" 'A written request to charge a lesser included offense must always be given if there is any evidence that the defendant is guilty of the lesser included offense.' (Citation and punctuation omitted.) Edwards v. State, 264 Ga. 131, 132 (442 SE2d 444) (1994). However, 'where the state's evidence establishes all of the elements of an offense and there is no evidence raising the lesser offense, there is no error in failing to give a charge on the lesser offense.' (Emphasis in original.) Id. at 133." Hopkins v. State, 227 Ga. App. 567 (1) (489 SE2d 368) (1997). See also James v. State, 210 Ga. App. 454, 455 (2) (b) (436 SE2d 565) (1993). Here, there was no evidence which would authorize the court to charge on the lesser included offense of theft by taking. Fleming made a videotaped confession admitting to all elements of armed robbery and admitted at trial that he took the car by using a gun. Fleming was guilty of armed robbery or robbery by intimidation, and the appropriate crimes were charged.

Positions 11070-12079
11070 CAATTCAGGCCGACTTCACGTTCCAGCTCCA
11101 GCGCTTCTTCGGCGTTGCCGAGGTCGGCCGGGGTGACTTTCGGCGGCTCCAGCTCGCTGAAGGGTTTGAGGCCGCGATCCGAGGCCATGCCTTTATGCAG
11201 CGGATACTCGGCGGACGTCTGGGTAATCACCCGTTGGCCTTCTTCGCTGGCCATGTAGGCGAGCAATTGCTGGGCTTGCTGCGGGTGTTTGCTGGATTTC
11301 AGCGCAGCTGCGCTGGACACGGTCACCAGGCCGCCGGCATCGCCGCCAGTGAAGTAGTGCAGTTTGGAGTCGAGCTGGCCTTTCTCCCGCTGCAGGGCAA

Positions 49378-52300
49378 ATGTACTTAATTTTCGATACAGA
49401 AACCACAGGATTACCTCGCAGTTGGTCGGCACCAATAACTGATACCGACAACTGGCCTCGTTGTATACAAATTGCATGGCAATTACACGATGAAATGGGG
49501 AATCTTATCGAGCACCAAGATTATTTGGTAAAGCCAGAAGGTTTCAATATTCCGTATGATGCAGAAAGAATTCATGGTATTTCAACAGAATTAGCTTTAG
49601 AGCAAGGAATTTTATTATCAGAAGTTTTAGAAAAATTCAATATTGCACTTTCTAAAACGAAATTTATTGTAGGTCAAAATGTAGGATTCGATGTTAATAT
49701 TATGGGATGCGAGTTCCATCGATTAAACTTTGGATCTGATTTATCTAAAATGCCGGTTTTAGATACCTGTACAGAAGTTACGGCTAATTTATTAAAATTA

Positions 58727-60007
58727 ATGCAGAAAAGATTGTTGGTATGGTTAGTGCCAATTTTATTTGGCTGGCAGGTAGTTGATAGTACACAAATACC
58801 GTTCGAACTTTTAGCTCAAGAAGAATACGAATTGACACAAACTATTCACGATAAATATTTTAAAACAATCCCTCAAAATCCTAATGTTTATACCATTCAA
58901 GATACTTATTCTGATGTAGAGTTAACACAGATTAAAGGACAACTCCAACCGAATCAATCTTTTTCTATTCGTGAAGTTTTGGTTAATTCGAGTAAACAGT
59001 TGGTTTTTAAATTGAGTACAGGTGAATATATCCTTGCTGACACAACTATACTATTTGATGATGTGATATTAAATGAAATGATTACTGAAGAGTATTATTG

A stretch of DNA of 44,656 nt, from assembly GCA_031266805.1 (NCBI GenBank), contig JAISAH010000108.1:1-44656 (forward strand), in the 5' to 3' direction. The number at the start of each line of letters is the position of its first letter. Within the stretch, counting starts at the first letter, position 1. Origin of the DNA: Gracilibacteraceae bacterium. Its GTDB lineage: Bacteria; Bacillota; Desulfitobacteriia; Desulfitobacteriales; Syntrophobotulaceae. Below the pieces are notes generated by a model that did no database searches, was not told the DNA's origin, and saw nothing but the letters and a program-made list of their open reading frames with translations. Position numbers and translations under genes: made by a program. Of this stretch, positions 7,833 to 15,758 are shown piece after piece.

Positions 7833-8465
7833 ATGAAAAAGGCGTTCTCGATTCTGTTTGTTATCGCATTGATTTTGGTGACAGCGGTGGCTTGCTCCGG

3. Finally, Fleming contends that the court erred when it failed to consider his First Offender Petition. Fleming filed the petition after the verdict was returned, but before the court entered the sentence. Fleming's petition was timely. See generally OCGA 42-8-60 (a).
In sentencing Fleming, the court relied on State v. Stuckey, 145 Ga. App. 434 (243 SE2d 627) (1978), and because of the mandatory minimum sentences set forth in OCGA 17-10-6.1, determined that it lacked authority to impose a sentence of less than ten years. Fleming argues that State v. Allmond, 225 Ga. App. 509, established that the provisions of the First Offender Act applied to the serious violent felonies listed in OCGA 17-10-6.1.